A: It certainly invites monotony, so-called “cabin fever,” and many other problems which may lead people to drink. It might come as a shock to many readers, but the kind of drinking you see in the novel is not entirely uncommon in the eastern U.P. Some might think this aspect of NDH is an exaggeration, but I’ve seen it and experienced it firsthand.
Q: In North Dixie Highway animals are killed to be eaten and people killed for other reasons, including revenge in a feud of ambiguous origin between two families. After an attempted murder, Buck’s Uncle Jack says, “I tried to think of a fourteen point buck like you said. Couldn’t get over he was a man.” What, besides the fact that we aren’t cannibals, makes killing men different than killing animals? Does shooting animals make shooting men easier?
A: With most of Buck’s family, there is an underlying reverence for human life. They are capable of doing all sorts of violent things, and although hunting isn’t a problem for most of Buck’s family, or maybe even mutilation, killing another human being outside of conventional war goes too far for most of them. Part of it might be attributed to religion, or maybe just a fear of getting caught. The only character who doesn’t seem to have much of a problem with the idea of murder is Colonel Henry, and he’s not a blood relative. Hunting is a way of life for most of these characters, but they see murder as something distinct, something they don’t take lightly.
Q: Readers of what books do you see as North Dixie Highway readers?
A: Recently, I was fortunate enough to share the pages of a great new anthology called Stray Dogs: Writing from the Other America, with some amazing writers who address similar themes and concerns in their work: Dickey Betts, Sherman Alexie, Willy Vlautin, Vicki Hendricks, Chris Hedges, Chris Offutt, Jason Isbell, Daniel Woodrell, Patrick Michael Finn, Steven Huff, Eric Miles Williamson, Ron Cooper, Esther G. Belin, Michael Gills, Larry Foundation and Mark Turcotte. I think that people who like the work of writers such as these would like North Dixie Highway. I also believe that anyone who likes literary novels with a bit of grit would take something from my book. I understand that some people might not know what to make of NDH, but I think that any reader who gives it a chance and it takes it for what it is will appreciate it. It’s not for everybody, though. Even back home, people seem to have mixed feelings about it. Some have told me that they appreciate the honesty of the book while others are offended by the characters and how the place is depicted. It may not be everybody’s truth, but I guarantee that there is truth there.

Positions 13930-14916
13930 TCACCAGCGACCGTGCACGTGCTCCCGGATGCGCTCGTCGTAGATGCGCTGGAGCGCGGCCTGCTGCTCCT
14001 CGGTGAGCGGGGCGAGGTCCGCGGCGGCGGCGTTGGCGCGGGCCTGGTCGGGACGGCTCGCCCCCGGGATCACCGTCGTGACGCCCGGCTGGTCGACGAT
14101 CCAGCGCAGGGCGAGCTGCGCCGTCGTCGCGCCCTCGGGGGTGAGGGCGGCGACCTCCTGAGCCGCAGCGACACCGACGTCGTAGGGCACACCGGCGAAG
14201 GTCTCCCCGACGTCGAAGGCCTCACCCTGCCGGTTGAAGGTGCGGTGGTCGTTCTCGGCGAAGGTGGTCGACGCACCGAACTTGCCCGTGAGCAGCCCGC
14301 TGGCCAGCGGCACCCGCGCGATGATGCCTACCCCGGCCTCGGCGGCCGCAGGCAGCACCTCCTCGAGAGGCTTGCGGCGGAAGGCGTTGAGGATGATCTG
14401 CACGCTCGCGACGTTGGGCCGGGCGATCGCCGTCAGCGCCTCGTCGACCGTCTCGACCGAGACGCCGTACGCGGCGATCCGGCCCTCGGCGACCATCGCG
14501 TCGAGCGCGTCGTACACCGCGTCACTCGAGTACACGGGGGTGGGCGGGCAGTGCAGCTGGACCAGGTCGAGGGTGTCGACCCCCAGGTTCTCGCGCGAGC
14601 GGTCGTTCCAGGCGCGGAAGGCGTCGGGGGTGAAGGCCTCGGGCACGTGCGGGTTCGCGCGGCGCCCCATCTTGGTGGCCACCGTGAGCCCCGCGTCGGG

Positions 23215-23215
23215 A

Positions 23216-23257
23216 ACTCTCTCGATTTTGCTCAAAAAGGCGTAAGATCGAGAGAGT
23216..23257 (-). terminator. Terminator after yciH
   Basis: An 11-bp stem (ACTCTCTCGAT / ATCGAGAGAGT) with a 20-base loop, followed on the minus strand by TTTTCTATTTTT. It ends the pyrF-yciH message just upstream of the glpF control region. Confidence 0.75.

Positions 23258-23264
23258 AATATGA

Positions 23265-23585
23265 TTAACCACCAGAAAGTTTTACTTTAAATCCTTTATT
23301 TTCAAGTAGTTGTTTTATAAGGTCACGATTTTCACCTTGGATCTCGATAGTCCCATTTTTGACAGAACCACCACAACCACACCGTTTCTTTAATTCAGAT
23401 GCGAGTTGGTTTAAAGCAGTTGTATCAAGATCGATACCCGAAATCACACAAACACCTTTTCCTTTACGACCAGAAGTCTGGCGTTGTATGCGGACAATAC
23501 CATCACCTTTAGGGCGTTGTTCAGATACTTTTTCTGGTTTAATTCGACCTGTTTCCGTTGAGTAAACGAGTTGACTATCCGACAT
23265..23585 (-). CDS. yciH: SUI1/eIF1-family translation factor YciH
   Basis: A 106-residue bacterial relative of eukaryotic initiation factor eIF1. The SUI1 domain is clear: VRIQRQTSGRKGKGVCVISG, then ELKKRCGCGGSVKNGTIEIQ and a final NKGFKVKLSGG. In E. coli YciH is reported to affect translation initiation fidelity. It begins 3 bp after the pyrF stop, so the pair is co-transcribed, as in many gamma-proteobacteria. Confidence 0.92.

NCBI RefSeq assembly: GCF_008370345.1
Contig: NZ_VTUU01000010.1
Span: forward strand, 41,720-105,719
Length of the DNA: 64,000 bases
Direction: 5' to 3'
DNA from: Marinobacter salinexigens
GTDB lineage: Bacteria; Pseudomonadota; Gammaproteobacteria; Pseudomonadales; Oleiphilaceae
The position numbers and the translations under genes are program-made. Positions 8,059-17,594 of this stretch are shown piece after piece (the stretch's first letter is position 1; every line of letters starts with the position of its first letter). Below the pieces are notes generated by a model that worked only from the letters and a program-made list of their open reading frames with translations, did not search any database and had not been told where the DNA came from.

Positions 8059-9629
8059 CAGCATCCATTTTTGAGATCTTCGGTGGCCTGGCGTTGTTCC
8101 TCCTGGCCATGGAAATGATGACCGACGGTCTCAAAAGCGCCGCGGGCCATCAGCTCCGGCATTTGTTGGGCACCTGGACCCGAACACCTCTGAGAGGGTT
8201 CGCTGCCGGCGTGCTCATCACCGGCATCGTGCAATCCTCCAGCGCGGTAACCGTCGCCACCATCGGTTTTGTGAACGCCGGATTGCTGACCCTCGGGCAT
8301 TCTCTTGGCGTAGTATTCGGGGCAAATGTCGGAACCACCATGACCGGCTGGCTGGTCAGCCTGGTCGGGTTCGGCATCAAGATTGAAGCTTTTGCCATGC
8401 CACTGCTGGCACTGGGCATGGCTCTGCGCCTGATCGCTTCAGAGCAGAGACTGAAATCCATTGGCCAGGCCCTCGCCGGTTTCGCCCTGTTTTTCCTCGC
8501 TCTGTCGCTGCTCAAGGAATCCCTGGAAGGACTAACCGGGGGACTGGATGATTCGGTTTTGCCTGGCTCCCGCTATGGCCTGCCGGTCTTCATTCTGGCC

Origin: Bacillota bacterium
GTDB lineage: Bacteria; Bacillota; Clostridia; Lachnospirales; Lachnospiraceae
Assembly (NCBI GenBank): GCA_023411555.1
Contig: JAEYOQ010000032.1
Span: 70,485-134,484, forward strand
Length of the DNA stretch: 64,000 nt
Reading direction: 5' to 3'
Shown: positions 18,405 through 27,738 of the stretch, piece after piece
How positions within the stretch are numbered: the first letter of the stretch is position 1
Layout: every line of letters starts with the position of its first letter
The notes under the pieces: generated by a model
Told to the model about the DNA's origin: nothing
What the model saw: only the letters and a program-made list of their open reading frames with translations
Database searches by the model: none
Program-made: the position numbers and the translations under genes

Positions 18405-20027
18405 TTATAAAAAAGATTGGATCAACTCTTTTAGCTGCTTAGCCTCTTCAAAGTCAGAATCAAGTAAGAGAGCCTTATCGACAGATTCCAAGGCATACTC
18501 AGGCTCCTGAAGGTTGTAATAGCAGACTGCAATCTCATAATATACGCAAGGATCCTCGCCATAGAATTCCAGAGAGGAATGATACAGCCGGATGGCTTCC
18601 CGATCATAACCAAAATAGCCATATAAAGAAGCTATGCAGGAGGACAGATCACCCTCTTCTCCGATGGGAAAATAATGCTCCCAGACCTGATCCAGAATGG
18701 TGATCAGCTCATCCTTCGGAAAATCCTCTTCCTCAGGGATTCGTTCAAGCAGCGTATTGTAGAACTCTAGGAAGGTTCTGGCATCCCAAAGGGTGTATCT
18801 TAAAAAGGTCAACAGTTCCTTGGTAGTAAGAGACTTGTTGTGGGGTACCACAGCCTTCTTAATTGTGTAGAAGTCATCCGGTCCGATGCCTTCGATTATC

Q: What are you writing now?
A: I’m working on two different novels, one set in south Texas where I currently live and teach, and another that takes place primarily in the E.U.P., like North Dixie Highway. I’m also working on a poetry collection, some individual stories and essays, and the translation of an amazing story collection by a Chilean writer, Gonzalo Baeza. It all makes me feel sort of schizophrenic, trying to find the time.
Q: What are a few of your all-time favorite books?
A: There are so many. The list could go on forever, but a few off the top of my head that have had an impact on me as a fiction writer, in a variety of ways, are: Moby Dick, Wise Blood, El Aleph, In Our Time, Dubliners, Absalom, Absalom!, Tobacco Road, Tropic of Cancer, the complete fiction of Chekhov. Then there are plenty of other influences from great classics to all sorts of contemporary works. I guess my affinity toward early 20th century American fiction writers is obvious though. I think that’s an amazing period for fiction, and I think that the best writing from then is still relevant in so many ways. I’m aware that a great many things have happened since then and are happening now, but I’ve never sought to merely imitate anyone—just learn something from them—take something and do my own thing. I also don’t feel as if a writer needs to incorporate trends and gimmickry or proclaim oneself avant garde to progress.